Let’s cast our collective minds back a few months when the weather was decidedly warmer and butterflies still flapped about like idiots. When the sun wasn’t just for show and actually had some warmth in it. You remember....back when it was a burny bastard and its purpose was to cook us the minute we nipped out for milk? Well, before the temperature plummeted to somewhere between Artic and Baltic, Flashie and I went off to Lake Tyrrell in Northern Victoria for a bit of a look, and we ended up at Lake Mungo.
Yes alright, I’ll tell you how that happened...
After deciding we could get through a long weekend without the middle class necessities of vitamin water, hemp butter and balsamic kimchi, we packed only the camping gear we actually needed into the car and took off one afternoon with a plan to photograph sunset, full moon and sunrise at Lake Tyrrell. Then we’d spend a day doing the Silo Art Trail in the Wimmera, before setting up a new overnight camp somewhere near the Grampians, and heading home the following day.
What actually happened was we packed 2 minute noodles, assorted snacks and a bottle of Chateau de Disappointment, set up camp at Sea Lake, had a feed and then went out to Lake Tyrrell to find it devoid of water (not completely unexpected) and the sun rapidly sinking towards the horizon. We high tailed it about a kilometre out onto the lake bed, and got set up to take a few photos just as the sun was disappearing. I barely had time to slather on some Odomos (some people are followed around by a film crew, or groupies; I’m followed by mozzies) before it disappeared completely.
And then a big, fat, full moon started to appear on the other side and the sky gradually got darker. And the salt lake gradually got lighter. I guess because it's white. It did eventually get dark though. And we all know what happens when darkness falls....
"Yes, yes", I hear you say. "But that's Lake Tyrrell. You said you went to Lake Mungo. Are you a complete idiot or just a bit confused?"
Calm down, dear reader. I think we've already established that I'm often depriving a village somewhere of its idiot, and there are certainly times when I'm confused. However, this is not one of them...so you'll just have to be patient whilst I bore you with other things. Where was I? Oh yes...
So there we were standing on a salt lake, alone in the darkness, hoping that some weirdo with a penchant for Wolf Creek re-enactments doesn’t front up for a bit of a stoush, happily light painting under a full moon, when a high pitched howl suddenly pierced through the darkness. Flash and I looked at each other and immediately returned howl in unison: double the height and breadth of the initial howl, and guaranteed to send anything packing. Imagine our delight when we received a return howl!
Relax: it's just a bit of fun and games with the village idiots on the other side of the lake.
I'm never worried about people with bad intentions approaching us. Flashie would just act like a Rottweiler with anger management issues and it would be all over for any would-be assailant. She’d give fair warning first though: “any part of you that touches me? You’re not getting it back.”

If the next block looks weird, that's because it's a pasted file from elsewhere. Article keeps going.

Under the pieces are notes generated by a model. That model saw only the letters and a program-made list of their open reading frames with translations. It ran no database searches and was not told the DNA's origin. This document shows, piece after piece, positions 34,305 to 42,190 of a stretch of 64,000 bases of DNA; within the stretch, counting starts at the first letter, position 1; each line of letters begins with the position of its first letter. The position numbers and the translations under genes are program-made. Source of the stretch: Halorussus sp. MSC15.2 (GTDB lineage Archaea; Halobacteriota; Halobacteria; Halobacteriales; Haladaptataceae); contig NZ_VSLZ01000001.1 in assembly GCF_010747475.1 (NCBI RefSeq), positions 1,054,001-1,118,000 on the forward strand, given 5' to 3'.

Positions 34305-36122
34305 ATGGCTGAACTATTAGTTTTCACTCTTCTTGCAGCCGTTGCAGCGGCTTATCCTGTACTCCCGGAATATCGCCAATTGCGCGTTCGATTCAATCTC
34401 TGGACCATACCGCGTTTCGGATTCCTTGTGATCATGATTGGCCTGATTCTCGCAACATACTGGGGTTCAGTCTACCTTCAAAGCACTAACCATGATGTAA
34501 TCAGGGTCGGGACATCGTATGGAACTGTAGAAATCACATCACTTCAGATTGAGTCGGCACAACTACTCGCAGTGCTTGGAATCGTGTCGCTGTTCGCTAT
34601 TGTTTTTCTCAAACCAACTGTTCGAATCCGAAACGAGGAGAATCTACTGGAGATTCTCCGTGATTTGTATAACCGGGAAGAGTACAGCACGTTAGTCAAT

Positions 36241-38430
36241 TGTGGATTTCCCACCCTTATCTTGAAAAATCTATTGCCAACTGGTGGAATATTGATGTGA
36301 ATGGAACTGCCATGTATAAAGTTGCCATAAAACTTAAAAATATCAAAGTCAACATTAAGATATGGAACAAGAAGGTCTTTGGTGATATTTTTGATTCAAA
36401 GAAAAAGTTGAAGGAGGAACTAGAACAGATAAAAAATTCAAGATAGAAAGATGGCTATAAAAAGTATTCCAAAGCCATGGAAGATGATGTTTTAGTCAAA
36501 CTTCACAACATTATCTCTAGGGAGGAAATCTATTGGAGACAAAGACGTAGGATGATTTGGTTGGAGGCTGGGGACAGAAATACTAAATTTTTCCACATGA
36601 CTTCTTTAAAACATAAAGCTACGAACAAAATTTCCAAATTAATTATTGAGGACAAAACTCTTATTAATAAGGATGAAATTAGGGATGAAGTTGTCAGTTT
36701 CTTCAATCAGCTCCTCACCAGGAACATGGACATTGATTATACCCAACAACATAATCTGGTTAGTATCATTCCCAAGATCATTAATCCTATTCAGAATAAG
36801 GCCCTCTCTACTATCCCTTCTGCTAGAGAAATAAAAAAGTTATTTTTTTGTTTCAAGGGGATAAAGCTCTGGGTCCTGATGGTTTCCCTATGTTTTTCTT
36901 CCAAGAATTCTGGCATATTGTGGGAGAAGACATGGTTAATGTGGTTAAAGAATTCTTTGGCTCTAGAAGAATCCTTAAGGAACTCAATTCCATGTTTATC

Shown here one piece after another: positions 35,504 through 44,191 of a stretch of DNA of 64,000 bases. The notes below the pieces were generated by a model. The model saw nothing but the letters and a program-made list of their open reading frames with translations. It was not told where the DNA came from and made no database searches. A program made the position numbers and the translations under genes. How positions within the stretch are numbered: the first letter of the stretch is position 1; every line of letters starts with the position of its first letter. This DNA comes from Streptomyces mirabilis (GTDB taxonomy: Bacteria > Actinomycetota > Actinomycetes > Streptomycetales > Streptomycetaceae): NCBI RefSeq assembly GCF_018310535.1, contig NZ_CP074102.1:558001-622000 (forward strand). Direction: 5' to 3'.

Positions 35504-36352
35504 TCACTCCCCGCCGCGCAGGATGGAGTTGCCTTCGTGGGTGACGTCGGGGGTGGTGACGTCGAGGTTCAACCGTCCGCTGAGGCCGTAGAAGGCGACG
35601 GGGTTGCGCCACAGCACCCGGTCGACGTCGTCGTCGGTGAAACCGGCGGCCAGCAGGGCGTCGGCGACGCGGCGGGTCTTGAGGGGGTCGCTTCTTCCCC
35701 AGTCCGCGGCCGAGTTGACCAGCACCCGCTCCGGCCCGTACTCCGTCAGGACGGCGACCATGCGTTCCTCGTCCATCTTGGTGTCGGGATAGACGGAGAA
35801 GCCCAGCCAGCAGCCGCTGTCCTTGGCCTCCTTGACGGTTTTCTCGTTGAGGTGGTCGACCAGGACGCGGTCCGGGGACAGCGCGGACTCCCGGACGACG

The following morning we went out in the pre-dawn darkness to the other side of the lake to photograph stuff and generally run amok a bit. The weather forecast was to be around 30C and we figured we'd be driving a fair bit on the Silo Art Trail, so we had a good wander around and quickly racked up 10,000 steps of actual exercise. This meant that we could sit around drinking beer for the rest of the day instead of going anywhere, if we so chose. Life should be about choices.
Somewhere during the course of the morning, we had a conversation that went something like this:
Me: You ever been to Mungo?
Flash: No. What’s Mungo?
Me: Some big sand lake. It’s about an hour out of Mildura.
Flash: How far is Mildura from here?
Me: Coupla hours. It’s in New South Wales.
Me: You know, with it being Easter weekend, we might not get a camp site anywhere near the Grampians after we do the silos.
Flash: That’s true. And it’s a pain to set up again. I’m a bit over it.
Me: Me too. We could go to Mungo for the day, stay here again tonight, and do the silos tomorrow on the way home.
Flash: Perfect! When do we leave?
And so it was that we chose to go to Lake Mungo. After breakfast, of course.
We found a bit of water on the east side of Lake Tyrrell, but the bulk of the place was bone dry. Our drive around the east side saw me channelling Evel Knievel when I realised we were on the track that the Sea Lake Mallee Rally is run on. C'mon ...if there's sand drifts and moguls, you're supposed to floor it!
After much sand-based excitement, we headed back to camp and found the Easter Bunny had been and left us two chocolate eggs. So we had the breakfast of champions - Hot Cross Buns and easter eggs - and then began the long drive to Lake Mungo.
Which I'll tell you about another time.